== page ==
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Coming in From the Cold: Sites of Black Educational Resistance in Edmonton, Alberta

  • Author / Creator
    Mason, Alleson, Alecia
  • Black community-based education programs play a critical role in helping Black students’ educational development. Yet work done in these programs and their perceived educational contributions are under-researched in the Canadian context. This study used qualitative case study methodology to examine the experiences of current students, alumni, parents, volunteers and workers within an African/African-Caribbean organization that offers supplementary education programs to address the educational development of Black students in the context of the systemic challenges they face in the Canadian K-12 mainstream education system. The study was guided by the following research questions: 1. What difficulties and marginalizations do Black youths face in navigating the K-12 education system in Edmonton, Alberta? 2. How do CCACH’s current students, alumni, parents, volunteers, and workers describe the role of its educational programs in the context of the marginalization of Black students in the mainstream K-12 education system? 3. How do CCACH’s current students, alumni, parents, volunteers, and workers perceive the organization’s impact in relation to addressing the systemic challenges that Black students face in the K-12 education system? 4. How does CCACH resist marginalization of Black communities? Data collection methods included participant observation, semi-structured individual interviews with a total of 25 participants consisting of selected students, their parents, and program staff, and a short survey to capture the demographic characteristics of participants (Creswell & Poth, 2018; Merriam & Tisdell, 2016; Simons, 2009). In addition, I analyzed institutional records such as AfroQuiz study materials and Alberta’s official curriculum documents for public schools. All data collected was analyzed thematically with the aim of increasing my understanding of the students’ experiences with the programs and any benefits students derive from them. Using Critical Race Theory and Community Cultural Wealth as theoretical frameworks, I found that Black students faced significant challenges in schools including low teacher expectations, being disproportionately subjected to harsh disciplinary measures, the exclusion of Black history and culture from the curriculum, racist bullying from school peers, and lacked a sense of belonging in schools. My analysis shows the creation of Black African diasporic identities in Alberta and vibrant Black communities. I demonstrate how resistant, navigational, social, familial, and aspirational capital were cultivated and used by members of Black communities in Edmonton. The use of these five types of capital contributed positively to Black Albertan K-12 students’ academic development and prepared them for postsecondary studies and for middle class professions. The study provides insight into challenges faced by Black people, community activism, and the building of Black communities in Alberta.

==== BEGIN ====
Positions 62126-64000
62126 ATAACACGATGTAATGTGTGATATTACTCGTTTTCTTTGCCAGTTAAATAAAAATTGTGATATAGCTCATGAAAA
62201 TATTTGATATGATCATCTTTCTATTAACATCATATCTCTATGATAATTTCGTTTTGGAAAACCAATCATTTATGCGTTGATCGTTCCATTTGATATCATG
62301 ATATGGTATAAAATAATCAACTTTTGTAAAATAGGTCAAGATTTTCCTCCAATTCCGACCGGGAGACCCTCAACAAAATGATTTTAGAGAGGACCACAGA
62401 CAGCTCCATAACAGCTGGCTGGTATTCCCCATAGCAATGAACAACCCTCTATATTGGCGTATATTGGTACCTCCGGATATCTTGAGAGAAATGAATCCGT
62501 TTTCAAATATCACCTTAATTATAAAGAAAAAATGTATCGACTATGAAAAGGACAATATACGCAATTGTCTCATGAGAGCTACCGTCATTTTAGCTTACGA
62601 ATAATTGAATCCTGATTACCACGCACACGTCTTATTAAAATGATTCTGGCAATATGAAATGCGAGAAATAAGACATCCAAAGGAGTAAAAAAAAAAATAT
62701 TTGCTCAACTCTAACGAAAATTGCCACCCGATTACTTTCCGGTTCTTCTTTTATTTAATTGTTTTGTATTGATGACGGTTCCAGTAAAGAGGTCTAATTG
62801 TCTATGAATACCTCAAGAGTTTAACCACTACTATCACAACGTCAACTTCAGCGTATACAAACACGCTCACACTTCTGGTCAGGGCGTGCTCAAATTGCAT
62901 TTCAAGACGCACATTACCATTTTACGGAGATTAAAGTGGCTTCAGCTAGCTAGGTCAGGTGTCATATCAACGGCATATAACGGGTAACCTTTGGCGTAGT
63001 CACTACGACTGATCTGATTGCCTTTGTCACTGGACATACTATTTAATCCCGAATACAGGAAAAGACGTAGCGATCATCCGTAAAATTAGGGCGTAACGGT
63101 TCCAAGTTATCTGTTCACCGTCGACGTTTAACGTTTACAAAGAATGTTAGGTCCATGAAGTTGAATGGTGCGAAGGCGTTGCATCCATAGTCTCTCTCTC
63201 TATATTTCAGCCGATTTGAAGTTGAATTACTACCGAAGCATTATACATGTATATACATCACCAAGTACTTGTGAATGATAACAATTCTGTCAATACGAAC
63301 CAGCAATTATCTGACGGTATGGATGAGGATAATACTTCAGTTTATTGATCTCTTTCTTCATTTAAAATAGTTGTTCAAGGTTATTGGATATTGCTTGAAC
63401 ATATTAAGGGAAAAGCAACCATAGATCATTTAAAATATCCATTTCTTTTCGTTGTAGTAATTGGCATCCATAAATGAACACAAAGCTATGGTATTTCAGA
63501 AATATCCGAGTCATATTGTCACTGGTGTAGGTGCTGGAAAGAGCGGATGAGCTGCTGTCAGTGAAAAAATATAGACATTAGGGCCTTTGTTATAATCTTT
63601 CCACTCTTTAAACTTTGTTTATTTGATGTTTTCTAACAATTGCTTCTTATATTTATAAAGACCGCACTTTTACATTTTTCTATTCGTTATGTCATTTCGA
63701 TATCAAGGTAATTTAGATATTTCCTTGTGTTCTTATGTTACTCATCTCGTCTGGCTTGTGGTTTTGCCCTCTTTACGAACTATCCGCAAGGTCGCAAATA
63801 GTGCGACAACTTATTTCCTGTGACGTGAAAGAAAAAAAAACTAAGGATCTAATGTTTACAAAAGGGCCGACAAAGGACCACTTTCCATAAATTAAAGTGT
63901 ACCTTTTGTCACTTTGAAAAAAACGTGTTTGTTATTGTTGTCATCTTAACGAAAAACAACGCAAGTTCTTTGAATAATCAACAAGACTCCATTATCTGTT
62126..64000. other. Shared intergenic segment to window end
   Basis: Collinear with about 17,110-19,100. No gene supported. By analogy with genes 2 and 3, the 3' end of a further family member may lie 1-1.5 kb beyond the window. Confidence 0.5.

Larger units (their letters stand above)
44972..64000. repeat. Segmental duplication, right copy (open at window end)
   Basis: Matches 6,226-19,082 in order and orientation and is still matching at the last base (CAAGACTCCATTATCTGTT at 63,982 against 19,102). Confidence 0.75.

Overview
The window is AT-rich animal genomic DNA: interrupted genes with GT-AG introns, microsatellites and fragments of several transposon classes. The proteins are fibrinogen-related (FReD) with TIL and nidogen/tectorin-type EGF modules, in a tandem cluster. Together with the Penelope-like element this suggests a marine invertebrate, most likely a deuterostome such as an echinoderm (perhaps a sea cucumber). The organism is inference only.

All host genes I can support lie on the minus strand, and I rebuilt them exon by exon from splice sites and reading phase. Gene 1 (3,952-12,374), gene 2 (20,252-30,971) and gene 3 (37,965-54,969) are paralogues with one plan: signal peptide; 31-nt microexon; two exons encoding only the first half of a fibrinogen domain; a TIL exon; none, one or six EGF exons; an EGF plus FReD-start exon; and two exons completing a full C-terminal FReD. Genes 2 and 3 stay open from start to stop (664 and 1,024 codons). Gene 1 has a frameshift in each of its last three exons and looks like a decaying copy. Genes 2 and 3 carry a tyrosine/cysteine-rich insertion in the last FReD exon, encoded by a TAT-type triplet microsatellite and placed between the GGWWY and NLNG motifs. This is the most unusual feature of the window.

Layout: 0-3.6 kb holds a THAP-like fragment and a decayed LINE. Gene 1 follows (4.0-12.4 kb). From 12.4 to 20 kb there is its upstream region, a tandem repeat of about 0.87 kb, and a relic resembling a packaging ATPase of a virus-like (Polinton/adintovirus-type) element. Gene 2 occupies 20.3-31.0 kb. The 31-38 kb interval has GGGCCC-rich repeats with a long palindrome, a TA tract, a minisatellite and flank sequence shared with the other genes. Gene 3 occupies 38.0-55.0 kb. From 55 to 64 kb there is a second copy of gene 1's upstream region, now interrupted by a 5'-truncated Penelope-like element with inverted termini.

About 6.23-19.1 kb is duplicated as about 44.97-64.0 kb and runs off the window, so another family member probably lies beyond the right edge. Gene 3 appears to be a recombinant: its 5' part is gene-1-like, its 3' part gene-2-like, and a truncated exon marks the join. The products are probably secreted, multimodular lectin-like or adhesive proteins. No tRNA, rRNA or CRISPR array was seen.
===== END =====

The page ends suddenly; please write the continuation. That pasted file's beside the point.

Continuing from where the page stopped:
• Subjects / Keywords
  • Graduation date
    Fall 2021
  • Type of Item
    Thesis
  • Degree
    Doctor of Philosophy
  • DOI
    https://doi.org/10.7939/r3-njqv-4e28
  • License
    This thesis is made available by the University of Alberta Libraries with permission of the copyright owner solely for non-commercial purposes. This thesis, or any portion thereof, may not otherwise be copied or reproduced without the written consent of the copyright owner, except to the extent permitted by Canadian copyright law.